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Today, I sit in a hospital, neither as the patient, noor the staff member or intern. Today, my grandma is having surgery, and I'm learning more about myself.


It's hard not to be involved. My training has helped me to understand the dynamics of many different situations. When I'm working, I feel in some control of a stressful situation. I find it much easier when I know what's going on. When my knowledge can be used to help someone else or myself, it doesn't make all of the struggles worth it necessarily, but at least the struggles can enable me to do good.

Those who know me know I prefer to be an advocate. I prefer to support someone, interpret the situation, understand what's going on and then find ways to ease the situation. I am definitely not a doctor or a nurse, but both my training and my experiences have allowed me to have relatively good medical literacy. Helping others gives meaning to my life and advocating for myself gives me a sense of dignity, self-worth and self-determination.

I want to be with my grandma the whole time. I want to know what is done and I want to know that she will know that I am there and that I will watch to make sure she is alright and getting what she needs. And yet, I'm not a doctor, I cannot perform surgery, prescribe medications or do anything like that. And with my RSD, I can't really do a lot of physical stuff. I hate this feeling of helplessness and the knowledge that I can contrrol so little.

I know that I need to balance who I am as a student/professional-to-be and the reality that I'm not able to do everything. I also have to ask myself if my desire to help, to be with her throughout is in her best interests and whether I could, in trying to advocate for her, take away her self-determination. It's a fine line to negotiate. Do other professionals experience this struggle? How do I deal with the feeling that I'm not able to do as much as I want to?

I have many questions and very few answers.

Edit: The surgery went well, at time of posting, haven't seen her, she's in recovery now.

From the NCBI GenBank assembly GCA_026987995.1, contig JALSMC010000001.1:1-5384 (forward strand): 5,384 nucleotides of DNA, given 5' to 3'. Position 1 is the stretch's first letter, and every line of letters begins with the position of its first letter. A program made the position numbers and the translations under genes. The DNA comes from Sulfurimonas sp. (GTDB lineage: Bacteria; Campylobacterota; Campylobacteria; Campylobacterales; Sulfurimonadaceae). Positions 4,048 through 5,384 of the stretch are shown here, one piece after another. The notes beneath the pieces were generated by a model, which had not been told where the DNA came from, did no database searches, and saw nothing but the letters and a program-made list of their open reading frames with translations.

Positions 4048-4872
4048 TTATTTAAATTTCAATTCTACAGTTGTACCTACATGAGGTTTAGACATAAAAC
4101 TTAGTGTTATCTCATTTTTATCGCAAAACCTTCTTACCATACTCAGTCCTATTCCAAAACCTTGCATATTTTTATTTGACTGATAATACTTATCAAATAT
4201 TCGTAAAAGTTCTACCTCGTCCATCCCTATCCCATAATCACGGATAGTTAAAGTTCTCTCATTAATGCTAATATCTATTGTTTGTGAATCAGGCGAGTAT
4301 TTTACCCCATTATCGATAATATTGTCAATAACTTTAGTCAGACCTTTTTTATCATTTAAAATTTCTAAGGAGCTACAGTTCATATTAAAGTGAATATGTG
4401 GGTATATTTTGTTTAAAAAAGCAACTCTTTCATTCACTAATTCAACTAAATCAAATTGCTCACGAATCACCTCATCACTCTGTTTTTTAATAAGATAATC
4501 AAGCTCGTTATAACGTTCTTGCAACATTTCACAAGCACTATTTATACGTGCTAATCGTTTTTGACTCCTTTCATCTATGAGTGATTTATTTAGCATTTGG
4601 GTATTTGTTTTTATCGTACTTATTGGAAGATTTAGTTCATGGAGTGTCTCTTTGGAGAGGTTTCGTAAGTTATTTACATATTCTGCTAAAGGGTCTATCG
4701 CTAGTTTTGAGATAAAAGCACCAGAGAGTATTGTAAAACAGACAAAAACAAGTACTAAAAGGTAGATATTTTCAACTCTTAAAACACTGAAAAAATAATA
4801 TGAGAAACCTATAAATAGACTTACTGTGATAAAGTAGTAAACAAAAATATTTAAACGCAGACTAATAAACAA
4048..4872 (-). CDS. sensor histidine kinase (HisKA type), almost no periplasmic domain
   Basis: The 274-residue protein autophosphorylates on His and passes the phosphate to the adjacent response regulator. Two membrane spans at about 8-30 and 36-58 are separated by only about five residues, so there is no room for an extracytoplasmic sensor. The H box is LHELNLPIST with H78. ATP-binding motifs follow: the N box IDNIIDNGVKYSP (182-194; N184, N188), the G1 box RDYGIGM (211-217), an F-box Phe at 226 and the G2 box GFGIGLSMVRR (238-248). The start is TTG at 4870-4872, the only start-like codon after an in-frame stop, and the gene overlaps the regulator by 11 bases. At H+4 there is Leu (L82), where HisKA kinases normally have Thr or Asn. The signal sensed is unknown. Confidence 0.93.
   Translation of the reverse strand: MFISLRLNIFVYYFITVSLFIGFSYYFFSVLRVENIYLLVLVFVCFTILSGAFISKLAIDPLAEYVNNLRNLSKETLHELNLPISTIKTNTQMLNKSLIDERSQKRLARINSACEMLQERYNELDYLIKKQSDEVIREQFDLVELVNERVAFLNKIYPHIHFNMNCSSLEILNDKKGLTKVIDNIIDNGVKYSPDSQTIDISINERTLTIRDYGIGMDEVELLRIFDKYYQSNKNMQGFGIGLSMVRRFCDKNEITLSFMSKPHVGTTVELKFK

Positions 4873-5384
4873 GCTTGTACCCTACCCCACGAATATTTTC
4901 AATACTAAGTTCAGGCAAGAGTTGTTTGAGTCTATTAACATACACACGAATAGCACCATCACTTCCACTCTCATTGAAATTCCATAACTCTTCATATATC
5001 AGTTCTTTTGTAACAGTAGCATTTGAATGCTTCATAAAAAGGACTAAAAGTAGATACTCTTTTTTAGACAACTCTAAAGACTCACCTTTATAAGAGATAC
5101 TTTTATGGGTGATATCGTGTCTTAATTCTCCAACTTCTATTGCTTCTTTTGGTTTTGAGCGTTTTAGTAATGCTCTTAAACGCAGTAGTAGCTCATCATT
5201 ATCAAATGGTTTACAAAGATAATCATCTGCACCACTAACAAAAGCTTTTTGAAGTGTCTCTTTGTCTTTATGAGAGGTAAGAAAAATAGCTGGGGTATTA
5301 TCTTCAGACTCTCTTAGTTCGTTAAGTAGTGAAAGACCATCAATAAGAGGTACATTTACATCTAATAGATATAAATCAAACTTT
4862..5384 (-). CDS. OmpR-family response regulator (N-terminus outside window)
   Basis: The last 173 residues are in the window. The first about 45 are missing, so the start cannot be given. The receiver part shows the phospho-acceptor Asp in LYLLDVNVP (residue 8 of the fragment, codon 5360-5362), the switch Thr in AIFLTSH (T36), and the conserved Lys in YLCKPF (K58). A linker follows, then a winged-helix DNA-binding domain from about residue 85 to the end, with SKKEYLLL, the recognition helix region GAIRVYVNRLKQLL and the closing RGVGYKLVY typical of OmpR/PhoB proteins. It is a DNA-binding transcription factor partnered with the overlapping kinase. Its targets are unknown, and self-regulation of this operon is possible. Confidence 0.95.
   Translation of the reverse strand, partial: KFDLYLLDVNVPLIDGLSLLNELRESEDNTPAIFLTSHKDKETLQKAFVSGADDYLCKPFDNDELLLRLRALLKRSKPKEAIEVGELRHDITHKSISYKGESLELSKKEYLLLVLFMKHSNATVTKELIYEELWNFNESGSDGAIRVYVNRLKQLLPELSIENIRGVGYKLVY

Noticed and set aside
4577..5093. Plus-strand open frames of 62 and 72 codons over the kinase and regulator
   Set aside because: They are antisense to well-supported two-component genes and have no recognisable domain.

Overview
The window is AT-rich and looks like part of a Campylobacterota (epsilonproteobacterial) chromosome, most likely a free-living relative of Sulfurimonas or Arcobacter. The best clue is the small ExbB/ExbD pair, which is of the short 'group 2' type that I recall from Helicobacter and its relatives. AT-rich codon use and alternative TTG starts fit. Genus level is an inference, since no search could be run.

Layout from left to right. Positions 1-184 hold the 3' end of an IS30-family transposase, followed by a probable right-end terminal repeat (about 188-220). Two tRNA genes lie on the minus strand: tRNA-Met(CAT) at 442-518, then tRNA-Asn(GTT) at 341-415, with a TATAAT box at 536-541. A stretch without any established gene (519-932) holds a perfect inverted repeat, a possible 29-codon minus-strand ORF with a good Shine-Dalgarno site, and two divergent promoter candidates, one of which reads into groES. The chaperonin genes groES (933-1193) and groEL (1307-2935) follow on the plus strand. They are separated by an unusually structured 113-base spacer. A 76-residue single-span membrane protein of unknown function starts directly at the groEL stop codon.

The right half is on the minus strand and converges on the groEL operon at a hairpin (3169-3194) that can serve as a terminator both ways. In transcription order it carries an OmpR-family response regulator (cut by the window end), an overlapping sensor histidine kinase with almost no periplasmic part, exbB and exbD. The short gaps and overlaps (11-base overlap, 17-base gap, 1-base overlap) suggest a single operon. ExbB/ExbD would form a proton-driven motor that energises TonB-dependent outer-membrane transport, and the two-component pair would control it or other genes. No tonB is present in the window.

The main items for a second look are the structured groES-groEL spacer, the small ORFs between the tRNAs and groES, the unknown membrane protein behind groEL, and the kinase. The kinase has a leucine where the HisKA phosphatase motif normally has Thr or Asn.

Comments

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3kitties
Jan. 15th, 2009 11:39 pm (UTC)
family members and professional training
One of the most challenging things is the art of extricating yourself from your professional role when your family members are the ones in the hospital. The fact is that sometimes acting in that professional role can serve as a convenient shield for facing emotions associated with the situation. This is actually a very unhealthy coping mechanism.. What your grandmother needs most from you is for you to be her granddaughter. Certainly it is reasonable to be observant in case she needs assistance; but more than likely she just needs you to be ready to sit with her when you can. Sometimes presence can be very powerful in the healing process.
shazza59
Jan. 16th, 2009 12:32 am (UTC)
I shall pray for your grandmother and for you as well.
jenandbronze
Jan. 16th, 2009 01:47 am (UTC)
I agree, i am best known as an advocate and have a strong voice.
capricorn_sistr
Jan. 20th, 2009 06:44 pm (UTC)
I think that as long as you ask the right caregivers the right questions about your Grandma - things will be fine. You will be able to sit and visit with her, knowing that she has been getting the best care possible. I will most certainly pray for her speedy recovery!
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